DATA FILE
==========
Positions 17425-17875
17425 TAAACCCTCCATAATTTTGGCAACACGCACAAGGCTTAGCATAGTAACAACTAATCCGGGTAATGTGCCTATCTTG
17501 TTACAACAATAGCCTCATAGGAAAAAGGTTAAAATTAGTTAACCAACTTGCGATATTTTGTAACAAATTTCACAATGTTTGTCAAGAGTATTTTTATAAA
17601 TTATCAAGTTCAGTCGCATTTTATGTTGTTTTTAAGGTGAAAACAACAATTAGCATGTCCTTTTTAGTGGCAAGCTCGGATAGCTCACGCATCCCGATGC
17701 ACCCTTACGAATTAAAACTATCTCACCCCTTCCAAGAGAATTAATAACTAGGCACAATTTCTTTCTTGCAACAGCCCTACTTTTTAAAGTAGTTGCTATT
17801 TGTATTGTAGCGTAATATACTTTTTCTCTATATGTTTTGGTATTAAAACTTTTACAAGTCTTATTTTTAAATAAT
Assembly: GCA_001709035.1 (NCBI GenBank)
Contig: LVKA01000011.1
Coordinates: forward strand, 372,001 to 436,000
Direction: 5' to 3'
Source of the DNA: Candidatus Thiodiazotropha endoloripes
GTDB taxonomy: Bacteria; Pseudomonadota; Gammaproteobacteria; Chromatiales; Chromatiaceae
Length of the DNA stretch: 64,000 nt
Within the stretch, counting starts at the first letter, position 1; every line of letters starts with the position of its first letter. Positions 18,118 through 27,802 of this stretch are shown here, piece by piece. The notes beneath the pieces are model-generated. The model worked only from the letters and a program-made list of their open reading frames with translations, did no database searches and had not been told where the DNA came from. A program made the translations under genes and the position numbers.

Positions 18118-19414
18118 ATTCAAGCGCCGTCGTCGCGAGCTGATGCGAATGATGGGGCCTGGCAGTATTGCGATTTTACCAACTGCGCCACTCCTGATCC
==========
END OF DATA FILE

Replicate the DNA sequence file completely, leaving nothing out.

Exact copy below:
Positions 17425-17875
17425 TAAACCCTCCATAATTTTGGCAACACGCACAAGGCTTAGCATAGTAACAACTAATCCGGGTAATGTGCCTATCTTG
17501 TTACAACAATAGCCTCATAGGAAAAAGGTTAAAATTAGTTAACCAACTTGCGATATTTTGTAACAAATTTCACAATGTTTGTCAAGAGTATTTTTATAAA
17601 TTATCAAGTTCAGTCGCATTTTATGTTGTTTTTAAGGTGAAAACAACAATTAGCATGTCCTTTTTAGTGGCAAGCTCGGATAGCTCACGCATCCCGATGC
17701 ACCCTTACGAATTAAAACTATCTCACCCCTTCCAAGAGAATTAATAACTAGGCACAATTTCTTTCTTGCAACAGCCCTACTTTTTAAAGTAGTTGCTATT
17801 TGTATTGTAGCGTAATATACTTTTTCTCTATATGTTTTGGTATTAAAACTTTTACAAGTCTTATTTTTAAATAAT
Assembly: GCA_001709035.1 (NCBI GenBank)
Contig: LVKA01000011.1
Coordinates: forward strand, 372,001 to 436,000
Direction: 5' to 3'
Source of the DNA: Candidatus Thiodiazotropha endoloripes
GTDB taxonomy: Bacteria; Pseudomonadota; Gammaproteobacteria; Chromatiales; Chromatiaceae
Length of the DNA stretch: 64,000 nt
Within the stretch, counting starts at the first letter, position 1; every line of letters starts with the position of its first letter. Positions 18,118 through 27,802 of this stretch are shown here, piece by piece. The notes beneath the pieces are model-generated. The model worked only from the letters and a program-made list of their open reading frames with translations, did no database searches and had not been told where the DNA came from. A program made the translations under genes and the position numbers.

Positions 18118-19414
18118 ATTCAAGCGCCGTCGTCGCGAGCTGATGCGAATGATGGGGCCTGGCAGTATTGCGATTTTACCAACTGCGCCACTCCTGATCC